Long Road to Lapland
October 4 and 5, 2001
Dear Friends and Family,
Turku to Lapland is a long way. We found this out in two days, one wrong and one right. First the wrong day.
We finally made it out of Turku at about 1:30 in the afternoon and headed north. The plan, such as it was, had us driving for a few hours and finding a nice hotel at some undefined location on the way. We hit the road playing our stereo loud and enjoying our new unfettered lifestyle.
A couple hours of this and we were hungry and stopped at a wide spot in the road for "lounas", which I think means buffet lunch. In Finland, we've discovered that at lunch time, more or less, there are many cafe's that serve buffets for 40+ Finnish Marks - that's about six or seven dollars and a real bargain. It's an all you can eat arrangement, with simple but reasonably healthy food. Even at this road stop, it was a tasty little bargain and since we have set a reasonably tight budget for ourselves, bargains are appreciated.
We looked at our map and figured we could make it to Jyvaskla by about 6:00 pm and should be able to find lodging. The arriving at 6:00 worked, but finding lodging didn't. The "reasonably tight budget thing" eliminated a couple hotels and our taste eliminated a couple others so, 45 minutes after arriving in the center of town, we left. We were confident a clean, comfortable, cheap place could be found just outside of town going out because we'd seen such places going in.
Big mistake and after reaching the very northern edge of town we stopped for gas and instructions. The friendly cashier said she did think there was one hotel farther north, 35 kilometers north - about 25 miles. By now, the road was getting long and dark (Picture #01) and our songs much quieter.
"Unfettered" was moving into "lost" but finally we found Aanekosti and the finest hotel in town, The Hervi Hotelli. We stopped but debated about going in. If it hadn't been past 8:00pm on a very long day, we'd have looked farther because Aanekosti 's finest, and only, hotel had seen better days. Inside, it was still pretty timeworn. Marianne insisted on inspecting a room first and it passed -- barely. It was little more than two tired single beds and a nightstand but Finnish cleanliness and our own exhaustion compensated adequately. We went back to the desk clerk and said something to the effect of "Since there's nothing else within miles, we'll take it." She smiled. Her moose partner smiled. (Picture #02).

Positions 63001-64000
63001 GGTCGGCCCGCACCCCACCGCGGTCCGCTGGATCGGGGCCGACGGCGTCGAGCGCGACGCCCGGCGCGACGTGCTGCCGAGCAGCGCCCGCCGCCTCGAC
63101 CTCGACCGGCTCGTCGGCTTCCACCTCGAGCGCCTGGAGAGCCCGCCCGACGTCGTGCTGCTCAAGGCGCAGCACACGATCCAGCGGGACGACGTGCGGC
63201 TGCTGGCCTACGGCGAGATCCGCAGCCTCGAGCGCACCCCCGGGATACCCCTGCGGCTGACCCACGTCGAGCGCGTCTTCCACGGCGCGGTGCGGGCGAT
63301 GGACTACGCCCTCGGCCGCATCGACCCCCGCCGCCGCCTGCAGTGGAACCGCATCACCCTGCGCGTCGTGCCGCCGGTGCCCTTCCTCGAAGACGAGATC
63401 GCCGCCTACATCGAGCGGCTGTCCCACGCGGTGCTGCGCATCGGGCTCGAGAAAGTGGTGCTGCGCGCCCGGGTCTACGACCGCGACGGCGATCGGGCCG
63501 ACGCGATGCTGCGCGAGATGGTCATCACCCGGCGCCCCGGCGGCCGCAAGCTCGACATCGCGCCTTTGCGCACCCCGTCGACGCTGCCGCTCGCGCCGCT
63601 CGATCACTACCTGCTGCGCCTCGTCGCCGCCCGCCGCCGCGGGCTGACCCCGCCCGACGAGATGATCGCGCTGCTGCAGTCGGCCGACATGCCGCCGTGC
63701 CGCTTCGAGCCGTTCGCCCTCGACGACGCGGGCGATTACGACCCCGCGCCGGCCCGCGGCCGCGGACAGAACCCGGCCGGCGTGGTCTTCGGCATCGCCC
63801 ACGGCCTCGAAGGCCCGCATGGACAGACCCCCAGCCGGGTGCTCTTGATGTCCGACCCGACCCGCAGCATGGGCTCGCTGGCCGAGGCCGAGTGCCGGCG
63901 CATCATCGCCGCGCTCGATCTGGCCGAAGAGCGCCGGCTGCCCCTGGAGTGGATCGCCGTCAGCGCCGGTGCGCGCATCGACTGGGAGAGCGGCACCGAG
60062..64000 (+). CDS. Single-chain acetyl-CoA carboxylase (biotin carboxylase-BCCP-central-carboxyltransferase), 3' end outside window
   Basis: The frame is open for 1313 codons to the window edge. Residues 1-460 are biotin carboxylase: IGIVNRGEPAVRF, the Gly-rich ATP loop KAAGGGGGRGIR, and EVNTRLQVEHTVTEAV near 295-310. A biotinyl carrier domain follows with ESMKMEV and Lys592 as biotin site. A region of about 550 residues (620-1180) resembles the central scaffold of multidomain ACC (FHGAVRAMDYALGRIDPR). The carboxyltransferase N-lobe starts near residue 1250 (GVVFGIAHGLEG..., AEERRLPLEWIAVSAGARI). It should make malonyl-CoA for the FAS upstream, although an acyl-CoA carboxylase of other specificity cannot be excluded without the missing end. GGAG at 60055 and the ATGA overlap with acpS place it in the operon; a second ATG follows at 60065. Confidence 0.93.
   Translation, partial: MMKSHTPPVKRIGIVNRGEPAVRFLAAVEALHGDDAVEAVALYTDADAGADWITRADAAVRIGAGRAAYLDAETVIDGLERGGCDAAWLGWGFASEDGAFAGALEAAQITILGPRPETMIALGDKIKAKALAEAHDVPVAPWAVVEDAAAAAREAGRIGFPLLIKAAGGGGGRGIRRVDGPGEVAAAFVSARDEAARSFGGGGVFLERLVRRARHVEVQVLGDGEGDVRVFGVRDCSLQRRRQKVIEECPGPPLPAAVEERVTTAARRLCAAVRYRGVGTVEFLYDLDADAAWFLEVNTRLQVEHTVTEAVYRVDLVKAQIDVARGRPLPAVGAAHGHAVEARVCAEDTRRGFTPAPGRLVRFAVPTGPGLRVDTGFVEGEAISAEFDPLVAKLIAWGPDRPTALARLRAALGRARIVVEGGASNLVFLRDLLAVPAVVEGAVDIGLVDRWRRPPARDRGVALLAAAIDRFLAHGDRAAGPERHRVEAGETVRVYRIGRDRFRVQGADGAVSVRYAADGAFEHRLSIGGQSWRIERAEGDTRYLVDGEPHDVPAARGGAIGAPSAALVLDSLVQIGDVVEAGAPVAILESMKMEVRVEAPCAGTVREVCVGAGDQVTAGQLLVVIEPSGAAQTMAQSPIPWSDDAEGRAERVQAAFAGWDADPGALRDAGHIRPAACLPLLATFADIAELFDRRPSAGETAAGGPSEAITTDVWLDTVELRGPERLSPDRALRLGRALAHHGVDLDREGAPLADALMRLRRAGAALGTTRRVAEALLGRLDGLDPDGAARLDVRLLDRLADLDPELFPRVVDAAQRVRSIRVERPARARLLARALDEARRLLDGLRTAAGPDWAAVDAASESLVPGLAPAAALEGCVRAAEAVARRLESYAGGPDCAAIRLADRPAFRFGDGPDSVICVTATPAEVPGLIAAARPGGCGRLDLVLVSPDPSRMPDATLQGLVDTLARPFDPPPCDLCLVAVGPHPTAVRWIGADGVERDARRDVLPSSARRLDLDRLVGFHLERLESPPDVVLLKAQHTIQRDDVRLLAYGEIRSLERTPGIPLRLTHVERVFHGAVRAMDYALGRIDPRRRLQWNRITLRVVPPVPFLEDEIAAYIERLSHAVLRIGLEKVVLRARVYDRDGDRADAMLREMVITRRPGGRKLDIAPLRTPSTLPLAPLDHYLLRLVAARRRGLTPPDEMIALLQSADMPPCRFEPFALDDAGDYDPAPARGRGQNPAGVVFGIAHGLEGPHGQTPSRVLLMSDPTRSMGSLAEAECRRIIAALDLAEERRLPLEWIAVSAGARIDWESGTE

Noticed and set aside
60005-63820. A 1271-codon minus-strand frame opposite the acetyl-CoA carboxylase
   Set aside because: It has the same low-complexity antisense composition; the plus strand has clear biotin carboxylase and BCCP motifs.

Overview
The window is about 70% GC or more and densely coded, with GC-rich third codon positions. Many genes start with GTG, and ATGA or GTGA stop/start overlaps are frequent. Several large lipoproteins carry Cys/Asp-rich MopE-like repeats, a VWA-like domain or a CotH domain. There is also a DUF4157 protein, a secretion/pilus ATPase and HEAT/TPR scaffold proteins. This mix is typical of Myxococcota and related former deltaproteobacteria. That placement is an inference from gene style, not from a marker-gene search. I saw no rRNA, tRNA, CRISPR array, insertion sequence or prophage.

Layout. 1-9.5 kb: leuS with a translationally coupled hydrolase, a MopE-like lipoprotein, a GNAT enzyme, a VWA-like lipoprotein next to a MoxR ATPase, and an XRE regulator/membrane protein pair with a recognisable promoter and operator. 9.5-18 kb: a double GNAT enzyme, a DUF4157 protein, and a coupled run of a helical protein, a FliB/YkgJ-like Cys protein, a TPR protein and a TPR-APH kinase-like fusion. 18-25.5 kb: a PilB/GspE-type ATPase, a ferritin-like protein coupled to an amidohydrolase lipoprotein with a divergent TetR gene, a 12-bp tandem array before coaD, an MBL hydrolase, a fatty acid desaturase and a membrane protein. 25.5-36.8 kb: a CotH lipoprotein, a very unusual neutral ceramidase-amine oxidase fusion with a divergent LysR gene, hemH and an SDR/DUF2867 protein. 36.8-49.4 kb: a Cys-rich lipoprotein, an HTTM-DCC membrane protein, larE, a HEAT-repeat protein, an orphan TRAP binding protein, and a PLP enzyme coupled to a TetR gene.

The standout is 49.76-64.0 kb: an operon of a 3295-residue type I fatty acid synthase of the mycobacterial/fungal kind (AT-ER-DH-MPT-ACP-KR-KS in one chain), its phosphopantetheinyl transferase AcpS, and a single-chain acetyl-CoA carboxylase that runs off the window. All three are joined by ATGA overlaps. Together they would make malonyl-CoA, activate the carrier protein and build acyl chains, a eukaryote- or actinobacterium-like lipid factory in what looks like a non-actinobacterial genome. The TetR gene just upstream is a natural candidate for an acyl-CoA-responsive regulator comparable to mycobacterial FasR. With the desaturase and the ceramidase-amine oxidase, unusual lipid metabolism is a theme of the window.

Over breakfast the next day, we resolved to take new steps. Key among them is to arrive at destinations before the local Tourist Information (TI) office closes so we can get hotel recommendations. This is exactly the guidance provided in our Rick Steves' guidebook but there's nothing like a night in the Moose Motel to make us believers.
We left Aanekosti Friday morning, virtually at the crack of dawn on our way to Rovaniemi, the capital of the state of Lapland. The TI office was reported to close at 4:00 and this time we would not be late. Besides, it was another day, the stereo was back on and we were only fettered a bit by our daily deadline.
After five or six hours of driving, we found a small town and took advantage of another bargain "lounas". (Picture #03) Forty finmarks. Tasty food. Non-existent service. This last feature takes some adapting because no one greets you at the restaurant door; no one shows you to your table, no one does anything for that matter. The foods out, plates are out, and customers just come in, combine food and plates, eat and leave. We assume they have some sort of arrangement for payment but we had to search out someone to take our 40 finmarks. Interesting.
Along the way, we tried a couple of photographs of the beautiful fall colors (Picture #04) but the clouds were too dark to really show off. Oh well, maybe we'll be back next year.
At 3:45 we pulled into Rovaienimini and headed for the TI office. The young lady there was as helpful as the guidebooks promised. She told us the sights to see (next story) and recommended the Sky Hotel, a mile or so away, at the top of an in-town ski resort. It turned out to be beautiful and it was within budget because it is now neither summer tourist season nor winter skiing season.
So it's Saturday morning breakfast and I'm writing diaries, looking out on a Nordic sunrise, just a couple of miles south of the Arctic Circle. (Picture #05). Pretty amazing.
Take care and send "SMS" messages to "email@example.com"
(email has proven unreliable).
John and Marianne
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